Saturday, June 5, 2010

Top 10 Elite Tour Lessons and Memories

Here are the top 10 things I learned and will remember from the 2010 Elite Tour

1. Friends make the difference. Before the ride, I talked to several friends and others who encouraged me and gave me some good tips on preparing for a trip of the Elite Tour magnitude. I also knew a few people, Randy, Len and Lara, from previous rides that were signed up. During the ride, I made several new friends and rode with many different people as the ride progressed. Building friendships keeps you in touch with what is happening, how other people are doing and helps you stay motivated. Most of us have ridden long miles on our own to prepare for this event and a few did ride solo during the Elite Tour, but I think it is a lot easier and more fun with friends. Randy Mouri and I knew each other from Endless Mountains 1240 in 2009 and we worked together very well on many days of the Elite Tour and as roommates. Len Zawodniak and I rode together at a PACTour Desert Camp this spring. New friends John Newton, Tim Feldman, Jon Batek and others helped make the ride more fun and easier to get through.

2. Personal organization, focus and routine. On Elite Tour, you have to be well organized and efficiently manage your time, especially in the mornings. As each day went on, I always worked to maintain a focus on the most immediate goal, getting to the next rest stop. This kept me on track and mentally positive. At rest and lunch stops, everyone keeps moving, filling bottles, grabbing a snack, a banana and some other on-the-bike food, a bathroom break then back on the bike. Rest stops are 5-10 minutes. Lunch seldom takes more than 20. When we get to the hotel at the end of the day, we would spend time to clean and maintain your bike, and fix the little things before they break. Next it’s clean up time, get properly fed and rested for the next day (and keep the blog going).

3. Great support crew, Lon and Susan. It is a wonderful boost to have someone greet you at each rest stop, help you with minor issues as they come up and find a solution to keep you going when something major happens. Tracey, Bill, Wayne, Brad, George and Jon were great. The tone is set by Lon and Susan, who have been doing this for nearly 30 years and are the best at taking care of you and the group for these kinds of events.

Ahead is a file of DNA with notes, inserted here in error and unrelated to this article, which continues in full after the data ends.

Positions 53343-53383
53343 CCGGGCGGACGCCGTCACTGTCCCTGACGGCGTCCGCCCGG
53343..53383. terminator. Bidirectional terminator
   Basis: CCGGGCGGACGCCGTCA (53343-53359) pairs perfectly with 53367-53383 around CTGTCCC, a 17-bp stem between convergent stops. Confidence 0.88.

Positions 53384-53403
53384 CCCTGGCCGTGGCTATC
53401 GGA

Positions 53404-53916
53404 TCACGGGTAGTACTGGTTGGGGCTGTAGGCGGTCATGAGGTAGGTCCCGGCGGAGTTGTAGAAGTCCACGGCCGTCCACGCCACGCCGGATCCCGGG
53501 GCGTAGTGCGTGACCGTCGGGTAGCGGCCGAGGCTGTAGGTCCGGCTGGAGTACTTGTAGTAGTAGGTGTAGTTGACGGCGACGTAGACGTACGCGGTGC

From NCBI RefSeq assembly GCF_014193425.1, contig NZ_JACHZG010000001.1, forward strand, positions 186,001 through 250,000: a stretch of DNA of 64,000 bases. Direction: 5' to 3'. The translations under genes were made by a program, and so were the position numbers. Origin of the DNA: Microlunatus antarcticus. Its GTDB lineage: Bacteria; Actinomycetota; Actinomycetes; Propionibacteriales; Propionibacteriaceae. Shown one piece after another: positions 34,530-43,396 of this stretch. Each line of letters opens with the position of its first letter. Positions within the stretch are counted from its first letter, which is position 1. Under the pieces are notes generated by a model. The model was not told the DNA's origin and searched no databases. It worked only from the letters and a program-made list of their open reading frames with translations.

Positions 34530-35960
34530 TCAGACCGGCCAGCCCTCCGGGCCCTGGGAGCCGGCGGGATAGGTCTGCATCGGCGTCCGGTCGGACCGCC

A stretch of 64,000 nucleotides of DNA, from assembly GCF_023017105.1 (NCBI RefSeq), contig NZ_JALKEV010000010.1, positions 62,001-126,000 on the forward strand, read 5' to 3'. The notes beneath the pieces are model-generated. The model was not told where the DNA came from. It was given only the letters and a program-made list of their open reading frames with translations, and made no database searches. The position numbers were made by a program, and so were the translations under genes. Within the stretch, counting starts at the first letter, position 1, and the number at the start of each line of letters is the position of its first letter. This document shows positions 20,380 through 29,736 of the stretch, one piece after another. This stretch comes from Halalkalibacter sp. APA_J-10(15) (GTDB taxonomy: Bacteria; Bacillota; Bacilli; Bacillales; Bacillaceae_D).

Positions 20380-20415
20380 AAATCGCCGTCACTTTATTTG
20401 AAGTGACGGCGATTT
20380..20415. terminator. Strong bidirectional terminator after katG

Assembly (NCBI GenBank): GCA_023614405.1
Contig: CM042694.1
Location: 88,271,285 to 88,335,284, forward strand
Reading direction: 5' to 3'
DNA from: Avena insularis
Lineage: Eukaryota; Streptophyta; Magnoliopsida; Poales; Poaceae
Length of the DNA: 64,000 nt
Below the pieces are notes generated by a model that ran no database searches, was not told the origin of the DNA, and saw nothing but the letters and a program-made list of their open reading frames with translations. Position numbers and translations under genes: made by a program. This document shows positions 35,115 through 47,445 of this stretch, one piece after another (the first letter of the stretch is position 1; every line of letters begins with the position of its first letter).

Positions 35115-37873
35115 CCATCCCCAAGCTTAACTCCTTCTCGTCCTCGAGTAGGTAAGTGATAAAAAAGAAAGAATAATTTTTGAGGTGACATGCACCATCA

4. Pacelines. About 80% of my miles were in a paceline. The miles go faster, you work less overall, especially when the wind is blowing, and you tend to stay better focused. On the other hand, it takes constant attention to maintain your position, be aware of the other riders and contribute to the success of the paceline. You also don’t see much of the scenery as it flies by, but there are only so many interesting wheat fields, desert landscapes and tree lined roads. Pacelines take on a life of their own sometimes, depending on the group mood and differential in skill level between strongest and weakest riders. If you are one of the slower guys, be prepared to make a decision at some point whether to hang on and suffer or let the animals go and enjoy the day more, albeit at a slower pace.

5. Tires, saddles and aero bars. Some riders made their tour much more difficult by using racing, or light weight tires. I had three flats for the whole trip, none after crossing the Mississippi. Some riders had 10-15. One rider spent the last two days fixing a flat, pushing hard to catch up only to get another flat, multiple times a day. Good, reliable, flat resistant tires were worth the investment, especially given the pounding they take on the roads we were on.
A good saddle and correct fit keeps your most valuable asset in good condition. A sore tush really takes a lot of the fun out of riding 160 miles a day. My Brooks saddle worked great the whole way and I had no problems. Many people used various creams, balms, OTC drugs and other concoctions to keep themselves comfortable. A cold ice bath can sometimes help to reduce inflammation.